Family mealtimes make a difference
9/21/2023 by Michaeleen Burroughs, M.S., RDN, LD
With summer a pleasant memory and the flurry of back-to-school over, families are settling into their school-year routines. One routine to make a priority this school year is family meals — together — because it does make a difference.
Research shows that there are many ways that eating meals together as a family can impact children. Benefits include:
- Better physical health: Family meals are associated with better fitness levels and less likelihood of developing an eating disorder or of being overweight.
- Healthier eating habits: Kids who eat more family meals also have more fruits and veggies, fewer sugary drinks and healthier portion sizes. Teens have better cardiovascular health.
- Improved communication: Routine communication at family meals can help the whole family — promoting language development for toddlers and supporting more closeness among family members.
- Higher academic achievement: Regular family dinners are associated with kids doing better in school.
- Better mental health: Regular family meals are associated with a lower risk of depression, anxiety and stress and can lead to greater resilience in kids.
Knowing these benefits can boost your family's efforts to make family meals happen.
Scheduling regular family meals together isn't impossible. Here are some tips to make it easier:
- Pick a meal, any meal. Mealtimes can be breakfast, lunch, dinner, weekend brunch or any intentional nighttime snack.
- Put them on the calendar. Mark the meals, days and times on everyone's calendar. Remember, just three a week makes a difference.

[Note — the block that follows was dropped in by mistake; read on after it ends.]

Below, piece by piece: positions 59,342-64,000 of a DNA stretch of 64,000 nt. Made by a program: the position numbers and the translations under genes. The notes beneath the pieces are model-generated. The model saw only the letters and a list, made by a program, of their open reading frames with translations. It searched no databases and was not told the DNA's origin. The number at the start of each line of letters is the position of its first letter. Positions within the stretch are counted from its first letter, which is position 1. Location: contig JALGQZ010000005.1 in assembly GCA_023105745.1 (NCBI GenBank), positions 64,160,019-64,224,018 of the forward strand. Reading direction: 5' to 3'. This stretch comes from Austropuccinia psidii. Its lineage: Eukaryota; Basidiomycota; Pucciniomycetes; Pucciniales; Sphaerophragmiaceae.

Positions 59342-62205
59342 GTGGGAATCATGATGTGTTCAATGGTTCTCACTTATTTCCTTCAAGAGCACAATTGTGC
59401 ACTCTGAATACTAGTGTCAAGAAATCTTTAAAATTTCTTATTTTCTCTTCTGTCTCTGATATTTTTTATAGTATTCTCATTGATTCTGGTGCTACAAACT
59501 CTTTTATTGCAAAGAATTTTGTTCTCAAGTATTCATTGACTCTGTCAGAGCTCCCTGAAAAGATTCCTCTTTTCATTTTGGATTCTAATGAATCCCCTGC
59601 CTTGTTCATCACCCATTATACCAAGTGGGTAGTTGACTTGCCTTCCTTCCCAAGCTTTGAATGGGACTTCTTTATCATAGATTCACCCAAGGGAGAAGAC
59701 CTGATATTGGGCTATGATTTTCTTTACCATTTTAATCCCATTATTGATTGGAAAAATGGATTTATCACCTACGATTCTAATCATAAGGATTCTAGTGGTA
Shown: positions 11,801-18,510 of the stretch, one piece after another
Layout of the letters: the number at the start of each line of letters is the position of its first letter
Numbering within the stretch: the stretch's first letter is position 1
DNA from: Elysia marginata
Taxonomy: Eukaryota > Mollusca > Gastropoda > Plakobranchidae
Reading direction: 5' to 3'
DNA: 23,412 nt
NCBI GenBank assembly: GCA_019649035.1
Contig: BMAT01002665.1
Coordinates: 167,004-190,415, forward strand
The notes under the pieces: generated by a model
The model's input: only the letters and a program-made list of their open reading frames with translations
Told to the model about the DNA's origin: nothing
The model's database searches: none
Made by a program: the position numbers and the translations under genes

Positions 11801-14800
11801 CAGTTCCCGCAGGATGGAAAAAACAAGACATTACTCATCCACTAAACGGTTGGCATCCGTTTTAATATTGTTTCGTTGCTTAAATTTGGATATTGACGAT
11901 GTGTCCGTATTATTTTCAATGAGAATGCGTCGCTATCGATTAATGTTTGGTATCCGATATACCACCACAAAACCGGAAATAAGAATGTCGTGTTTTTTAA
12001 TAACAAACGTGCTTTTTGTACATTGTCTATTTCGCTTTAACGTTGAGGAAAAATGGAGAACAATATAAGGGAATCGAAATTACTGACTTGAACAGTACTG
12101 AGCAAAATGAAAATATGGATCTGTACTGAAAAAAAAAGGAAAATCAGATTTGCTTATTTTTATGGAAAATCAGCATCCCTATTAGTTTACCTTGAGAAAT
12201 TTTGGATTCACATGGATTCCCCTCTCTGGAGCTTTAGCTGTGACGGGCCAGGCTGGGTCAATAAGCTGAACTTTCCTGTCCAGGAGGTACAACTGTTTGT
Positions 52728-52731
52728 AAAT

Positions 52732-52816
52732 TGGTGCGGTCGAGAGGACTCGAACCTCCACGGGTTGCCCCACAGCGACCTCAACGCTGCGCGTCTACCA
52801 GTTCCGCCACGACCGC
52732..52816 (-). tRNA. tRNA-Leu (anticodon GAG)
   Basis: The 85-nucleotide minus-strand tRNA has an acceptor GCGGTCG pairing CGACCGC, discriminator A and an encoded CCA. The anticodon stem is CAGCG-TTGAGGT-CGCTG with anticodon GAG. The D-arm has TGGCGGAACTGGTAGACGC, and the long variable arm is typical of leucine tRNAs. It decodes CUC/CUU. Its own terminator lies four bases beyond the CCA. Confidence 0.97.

- Make your time together count. You do not have to spend hours at the table, but the time you do spend should be device- and TV-free.
- Keep it simple. The meal does not have to be "special," just healthy and well-balanced. If you need help, check out myplate.gov. Use your slow cooker so the main dish is ready when you get home.
- Make it easy. Pull out the paper plates and napkins to reduce clean up.
- Get the kids involved. Have them plan a meal, help cook, set the table or wash the dishes. Approaching the family meal as a team effort can help everyone feel important and lessen the load on parents/caregivers.
- Consider theme meals. Taco Tuesdays, breakfast for supper, soup night and more. A theme can add an element of fun to meals. Encourage and give opportunities to try dishes from other cultures or a new ingredient.
- Aim for pleasant and relaxed. Now is not the time to bring up hot topics or quiz the kids on their schoolwork. Instead, use the time to tune into family affairs. Ask everyone to tell about something good or unusual that happened that day, or something surprising they noticed. More ideas for mealtime conversation starters can be found at Conversation - The Family Dinner Project.
- Make it enjoyable. For ideas about games to play at the table that may spark conversation or bring on laughter, check out games by age on The Family Dinner Project website.
Be a role model. Children learn from watching what foods you choose, your pace and mindfulness of eating. Parents' attitudes and approaches to mealtime will set the mood for the whole family.
The benefits of eating as a family help your kids today, but also helps them establish skills and habits for a lifetime.
Michaeleen Burroughs, M.S., RDN, LD, is a registered dietitian nutritionist in Primary Care in Rochester and Kasson. She guides patients and families toward healthy eating. Her areas of interest are diabetes and child and adult weight management.